The St. Lawrence Question

Who says Sir John A. Macdonald safeguarded Canadas waterway rights in Washington Treaty

B. K. SANDWELL June 15 1929

The St. Lawrence Question

Who says Sir John A. Macdonald safeguarded Canadas waterway rights in Washington Treaty

B. K. SANDWELL June 15 1929

The St. Lawrence Question

Who says Sir John A. Macdonald safeguarded Canadas waterway rights in Washington Treaty

B. K. SANDWELL

ARTICLE SEVEN : A REPLY TO MR. DRURY

NO INTELLIGENT discussion of the international aspects of the St. Lawrence Waterway project is possible that is not based on a full appreciation of the difference that exists between the relative position of the two countries in the waterway above Cornwall and their relative position in the portion below Cornwall and extending down to the present head of ocean navigation at Montreal.

The waterway above Cornwall, from that city all the way to the top of Lake Superior, is “boundary waters,” and is common for purposes of navigation to the commerce of both nations, not only by a perpetual clause in the Treaty of 1909, but also by the general usage of international law, which that treaty merely formulates and makes workable.

The waterway below Cornwall, down to Montreal, is entirely in Canadian territory, is not “boundary waters,” is not governed by the Treaty of 1909, and is affected at present only by one treaty limitation upon the absolute sovereign power of the Dominion of Canada to which it belongs. There are, it is true, certain well recognized principles of international law which are susceptible of being applied to it, and which will be discussed briefly at a later point in this article;

but they are principles which can only be applied by means of a formal treaty for that purpose, and the United States has never proposed the execution of any such treaty. The principles in question are not in effect, and cannot be invoked, as regards the St. Lawrence between Cornwall and Montreal at the present time.

Failure to realize the correct nature of the situation in the Cornwall-Montreal stretch of the river leads inevitably to misunderstanding and sometimes to absurdity in the discussion of this subject.

An eminent senator of the United States, Hon. Thomas J. Walsh, of Montana, recently made a long speech in the Senate in criticism of the views expressed in some Canadian quarters as to the extent of Canadian

and American rights in the Cornwall-Montreal section. In the course of this speech he referred to the “claim”—it is somewhat more than that, being a bald statement of fact, concurred in on at least one occasion by the State Department of the United States Government—that “though the Treaty of Washington grants to the United States the full right to the navigation of the St. Lawrence ‘ascending and descend-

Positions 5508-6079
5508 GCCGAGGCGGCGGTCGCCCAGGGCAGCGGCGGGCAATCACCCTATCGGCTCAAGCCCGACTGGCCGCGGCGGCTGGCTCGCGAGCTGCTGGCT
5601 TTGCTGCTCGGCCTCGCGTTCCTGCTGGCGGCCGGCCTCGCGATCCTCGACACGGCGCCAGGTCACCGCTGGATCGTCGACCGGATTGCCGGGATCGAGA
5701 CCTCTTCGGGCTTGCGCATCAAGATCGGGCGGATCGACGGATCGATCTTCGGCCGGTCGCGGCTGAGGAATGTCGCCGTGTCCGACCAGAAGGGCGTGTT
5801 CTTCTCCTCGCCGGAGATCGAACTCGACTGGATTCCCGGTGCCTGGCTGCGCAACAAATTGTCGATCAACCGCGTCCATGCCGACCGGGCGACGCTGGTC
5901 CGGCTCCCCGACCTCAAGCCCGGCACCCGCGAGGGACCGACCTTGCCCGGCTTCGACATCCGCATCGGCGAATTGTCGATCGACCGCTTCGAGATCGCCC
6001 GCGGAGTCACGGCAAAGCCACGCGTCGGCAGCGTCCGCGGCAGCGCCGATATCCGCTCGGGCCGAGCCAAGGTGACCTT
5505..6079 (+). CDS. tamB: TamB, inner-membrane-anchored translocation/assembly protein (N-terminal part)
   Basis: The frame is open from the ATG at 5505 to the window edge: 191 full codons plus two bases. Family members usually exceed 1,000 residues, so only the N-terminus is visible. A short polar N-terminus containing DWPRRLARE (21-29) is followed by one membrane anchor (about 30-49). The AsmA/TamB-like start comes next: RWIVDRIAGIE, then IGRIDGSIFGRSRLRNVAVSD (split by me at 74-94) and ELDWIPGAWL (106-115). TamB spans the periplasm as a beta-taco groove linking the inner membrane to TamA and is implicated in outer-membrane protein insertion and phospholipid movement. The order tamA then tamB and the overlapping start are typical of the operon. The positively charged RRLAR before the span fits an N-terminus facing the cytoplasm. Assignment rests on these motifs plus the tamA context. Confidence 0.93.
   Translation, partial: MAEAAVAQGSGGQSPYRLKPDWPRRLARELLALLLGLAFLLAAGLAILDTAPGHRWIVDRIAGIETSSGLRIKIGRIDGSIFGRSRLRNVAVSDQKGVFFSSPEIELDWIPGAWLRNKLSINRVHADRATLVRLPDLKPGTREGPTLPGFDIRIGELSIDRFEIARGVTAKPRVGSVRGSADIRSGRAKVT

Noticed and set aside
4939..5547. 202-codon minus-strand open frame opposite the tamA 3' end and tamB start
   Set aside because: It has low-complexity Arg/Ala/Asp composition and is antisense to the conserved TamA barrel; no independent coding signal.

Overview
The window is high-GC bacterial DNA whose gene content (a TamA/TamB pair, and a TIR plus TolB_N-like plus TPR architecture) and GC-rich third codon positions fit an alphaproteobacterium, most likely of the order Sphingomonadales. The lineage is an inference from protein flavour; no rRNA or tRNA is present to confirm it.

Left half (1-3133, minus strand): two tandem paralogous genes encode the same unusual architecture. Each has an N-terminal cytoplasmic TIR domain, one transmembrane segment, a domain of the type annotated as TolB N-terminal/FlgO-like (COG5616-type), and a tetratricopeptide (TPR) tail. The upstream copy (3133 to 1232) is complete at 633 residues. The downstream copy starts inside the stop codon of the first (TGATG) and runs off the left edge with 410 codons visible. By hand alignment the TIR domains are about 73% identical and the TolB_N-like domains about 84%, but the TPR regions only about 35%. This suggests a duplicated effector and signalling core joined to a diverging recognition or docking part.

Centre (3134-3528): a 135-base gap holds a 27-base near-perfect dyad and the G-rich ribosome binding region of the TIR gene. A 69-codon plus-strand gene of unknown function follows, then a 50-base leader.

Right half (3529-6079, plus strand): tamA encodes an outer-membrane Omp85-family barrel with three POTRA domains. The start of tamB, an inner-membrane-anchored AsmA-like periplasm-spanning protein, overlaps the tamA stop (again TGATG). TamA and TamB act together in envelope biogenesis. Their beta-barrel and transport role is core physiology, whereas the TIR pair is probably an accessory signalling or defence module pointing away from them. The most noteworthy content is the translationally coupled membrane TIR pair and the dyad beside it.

ing,’ it gives no right to the United States to pass through any canals adjacent to and fed by the river making its navigation economically feasible.” This “claim,” which is merely an abbreviated statement of the contents of the navigation clauses of the Treaty of Washington—the one existing treaty limitation upon Canadian sovereignty in the CornwallMontreal stretch, already referred to—does not suit Senator Walsh; and he declares that he has legal advice, and even Canadian legal advice, to the effect that “not only does it (the treaty) give the United States the right upon the same terms as those imposed upon Canadian citizens to use the canals constructed by their (the Canadian) Government, but probably gives the right to enter upon Canadian soil to make what-

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ever improvements may be necessary to render useful and valuable the easement to navigate the river.”

This astounding assertion means that in Senator Walsh’s opinion and that of his legal advisers the United States “probably” possesses, as a result of the Treaty of Washington, the right to “enter upon” the Lachine Rapids, five miles from Montreal and about twenty-six miles from the nearest American soil, and there, without asking any further consent of the Canadian Government, “make whatever improvements may be necessary to render useful and valuable the easement to navigate the river.”

TF THIS were true there would obI viously be little left in the way of sovereignty rights in the Cornwall-Montreal stretch that the Americans need covet or the Canadians need bother about defending. But let us examine briefly, first the text of the Treaty of Washington, and second the explanation of the reasons why that text was so drafted, as set down at the time by the man who did the drafting—our own Sir John Macdonald. Readers of MacLean’s have already been given a summary of the first of the two navigation clauses by the Hon. Mr. Drury, but it will do no harm to give them the full text in so important a matter. The second of the two clauses, and from the standpoint of Canadian rights by far the more important of them, was very summarily dealt with by Mr. Drury, and is deserving of much more attention than he gave it; while the motives which led Sir John to insist upon its insertion (against tremendous opposition from his British fellow negotiators) will certainly be more clearly understood from his own writings than from Mr. Drury’s ingenious surmises.